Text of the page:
"All I could think was, the water was going so fast," she said. "How are we going to keep them standing?"

    They interlocked arms and waded out.

    "We're fortunate we all survived it," Guedry said as she stood on the back porch of her home, where the family has collected the items they think can be salvaged, including a gorgeous wooden king-sized bed frame, a wardrobe and a coffee table.

    Guedry's newly married daughter Erin Cleveland said they were trapped because the interstates and roads leading to her home and any other relatives' homes were all blocked. The family, along with Cleveland's husband Ryan, camped out at Cleveland's photography studio on air mattresses for three days until they could get out.

    On Saturday at dinner time, Red Cross trucks drove through the streets announcing hot meals. It's one of the many organizations providing help following the devastating flooding. Guedry had a bucket with a Red Cross on it, saying it was topped off to help them clean up. She's thankful for any help that comes by as the four of them work tirelessly to get the home ready for repairs.

    "It's been a whirlwind of emotions," Cleveland said, holding two hot meals she just took from the truck. "It just came out of nowhere."

    Cleveland said they really had no warning that the water would reach them the way it did.

    Cleveland's home stayed dry and that's where the Guedrys are sleeping, on their daughter's sofa and chair until they find a more permanent solution.

    While the family said they're working night and day, it could be a year before they're back in their home, and they know it will be a house without furniture.

    Their flood insurance will only cover the structure, not the contents, which are piled over six feet high along the curb.

    It's a story told over and over along the streets of so many towns in Louisiana reeling from a deadly and devastating flood.



    Photo Credit: Sara Smith
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    Warren and Debra Guedry, Ryan and Erin ClevelandWarren and Debra Guedry, Ryan and Erin Cleveland

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    Small planes outfitted with video cameras have been flying over Baltimore since January, capturing activity on the streets below and relaying the footage to police to help them catch criminals, NBC News reported.

    The public knew nothing about it until this week — when Bloomberg Businessweek ran a cover story about the trial program.

    The revelations triggered outrage from elected officials, defense lawyers and the American Civil Liberties Union, who said the program raised privacy concerns and could aggravate public distrust in a city that exploded in riots last year after the death of a man in police custody.

    The response put Baltimore, where tensions between law enforcement and minority neighborhoods run high, on the edge of the debate about police use of rapidly evolving technology.



    Photo Credit: AP

    In this April 29, 2015, file photo, police stand in formation as a curfew approaches in Baltimore amid unrest. In August 2016, elected officials and others were upset to learn of a secret surveillance program later from a Bloomberg Businessweek article.In this April 29, 2015, file photo, police stand in formation as a curfew approaches in Baltimore amid unrest. In August 2016, elected officials and others were upset to learn of a secret surveillance program later from a Bloomberg Businessweek article.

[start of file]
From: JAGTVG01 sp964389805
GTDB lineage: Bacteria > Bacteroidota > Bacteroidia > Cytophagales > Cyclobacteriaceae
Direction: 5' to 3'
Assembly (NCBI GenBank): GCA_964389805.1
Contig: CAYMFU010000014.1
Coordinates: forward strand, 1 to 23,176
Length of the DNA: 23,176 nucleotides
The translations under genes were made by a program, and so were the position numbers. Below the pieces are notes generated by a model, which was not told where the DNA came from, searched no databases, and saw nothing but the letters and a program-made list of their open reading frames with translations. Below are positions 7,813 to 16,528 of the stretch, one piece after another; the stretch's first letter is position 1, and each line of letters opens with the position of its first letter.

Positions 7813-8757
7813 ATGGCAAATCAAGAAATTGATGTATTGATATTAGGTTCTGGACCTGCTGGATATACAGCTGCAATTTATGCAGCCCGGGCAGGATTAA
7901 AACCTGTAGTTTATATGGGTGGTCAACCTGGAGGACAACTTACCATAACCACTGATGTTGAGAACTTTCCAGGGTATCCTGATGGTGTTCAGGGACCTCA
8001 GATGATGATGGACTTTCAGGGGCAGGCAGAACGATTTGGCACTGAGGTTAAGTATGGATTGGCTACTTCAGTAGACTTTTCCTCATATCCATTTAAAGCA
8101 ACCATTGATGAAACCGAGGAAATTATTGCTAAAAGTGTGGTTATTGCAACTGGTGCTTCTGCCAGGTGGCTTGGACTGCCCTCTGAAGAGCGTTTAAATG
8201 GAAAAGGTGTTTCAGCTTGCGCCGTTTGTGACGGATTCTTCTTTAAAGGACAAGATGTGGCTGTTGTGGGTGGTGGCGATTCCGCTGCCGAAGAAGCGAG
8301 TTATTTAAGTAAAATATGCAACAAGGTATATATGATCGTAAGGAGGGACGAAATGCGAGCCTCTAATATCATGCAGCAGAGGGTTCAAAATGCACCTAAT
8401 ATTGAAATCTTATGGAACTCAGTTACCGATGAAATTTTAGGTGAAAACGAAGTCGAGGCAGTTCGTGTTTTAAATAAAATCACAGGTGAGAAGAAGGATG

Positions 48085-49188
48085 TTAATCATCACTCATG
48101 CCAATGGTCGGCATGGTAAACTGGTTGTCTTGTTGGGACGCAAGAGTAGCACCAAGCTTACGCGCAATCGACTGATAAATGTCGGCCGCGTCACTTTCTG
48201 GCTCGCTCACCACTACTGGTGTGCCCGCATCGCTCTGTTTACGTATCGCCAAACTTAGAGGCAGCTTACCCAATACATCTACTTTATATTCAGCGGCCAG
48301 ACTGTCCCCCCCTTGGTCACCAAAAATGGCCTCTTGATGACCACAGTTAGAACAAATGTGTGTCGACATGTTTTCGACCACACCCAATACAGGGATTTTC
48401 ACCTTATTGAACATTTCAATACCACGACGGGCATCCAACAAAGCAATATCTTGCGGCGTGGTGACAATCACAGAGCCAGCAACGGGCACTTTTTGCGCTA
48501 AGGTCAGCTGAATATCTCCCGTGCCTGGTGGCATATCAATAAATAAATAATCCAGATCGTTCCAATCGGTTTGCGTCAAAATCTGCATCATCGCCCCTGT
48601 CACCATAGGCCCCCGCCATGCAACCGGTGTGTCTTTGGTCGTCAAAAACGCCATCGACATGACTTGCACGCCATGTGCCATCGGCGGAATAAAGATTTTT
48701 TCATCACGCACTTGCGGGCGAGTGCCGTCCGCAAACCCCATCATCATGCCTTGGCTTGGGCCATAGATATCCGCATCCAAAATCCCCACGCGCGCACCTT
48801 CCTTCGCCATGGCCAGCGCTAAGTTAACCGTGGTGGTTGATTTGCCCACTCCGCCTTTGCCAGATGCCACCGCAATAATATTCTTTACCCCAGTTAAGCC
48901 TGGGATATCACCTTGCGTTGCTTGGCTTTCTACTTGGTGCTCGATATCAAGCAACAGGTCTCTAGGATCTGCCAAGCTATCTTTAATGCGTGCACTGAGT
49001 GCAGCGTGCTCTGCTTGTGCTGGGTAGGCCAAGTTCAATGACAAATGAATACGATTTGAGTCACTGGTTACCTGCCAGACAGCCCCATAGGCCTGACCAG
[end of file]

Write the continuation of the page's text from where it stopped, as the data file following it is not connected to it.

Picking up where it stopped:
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    A 28-year-old man has been charged with beating his mother and father to death inside the family's West Deptford, New Jersey, home, police said.

    Ryan Coles faces homicide charges in the deaths of Edward and Rosemarie Coles.

    A member of the family found the couple's bodies after stopping by their Pennfield Drive home Friday. Police said they went to the house after being unable to get hold of them over the phone Thursday night.

    Police said Ryan Coles was in the house when they arrived. He was taken to a nearby hospital for evaluation and later charged in the deaths. He was placed in Salem County Jail Saturday on default of $1 million bail. It's not clear if he has retained an attorney.

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    An autopsy performed Saturday determined the couple died from blunt head trauma and their deaths were ruled a homicide.

    Edward, 58, and 55-year-old Rosemarie Coles formerly owned a well-known music store — Coles Music Service — in the community.

    "It's been a shock. It's been a rough day," said Lauralee Houghton, Ed's cousin. She bought the business from him in 2012, but he regularly worked in the store fixing instruments, she said.

    "We have customers come specifically to us because of Ed's work and reputation," she said. "I'll just miss Ed's sense of humor."

    Houghton said she didn't know Ryan well and that she never worked with him.



    Photo Credit: Family photo / West Salem Correctional Facility
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    Rosemarie and Ed Coles (left) were found dead inside their West Deptford, New Jersey, home Friday, August 26, 2016, police said. Their son, Ryan (right, in a booking photo), was charged with their deaths.Rosemarie and Ed Coles (left) were found dead inside their West Deptford, New Jersey, home Friday, August 26, 2016, police said. Their son, Ryan (right, in a booking photo), was charged with their deaths.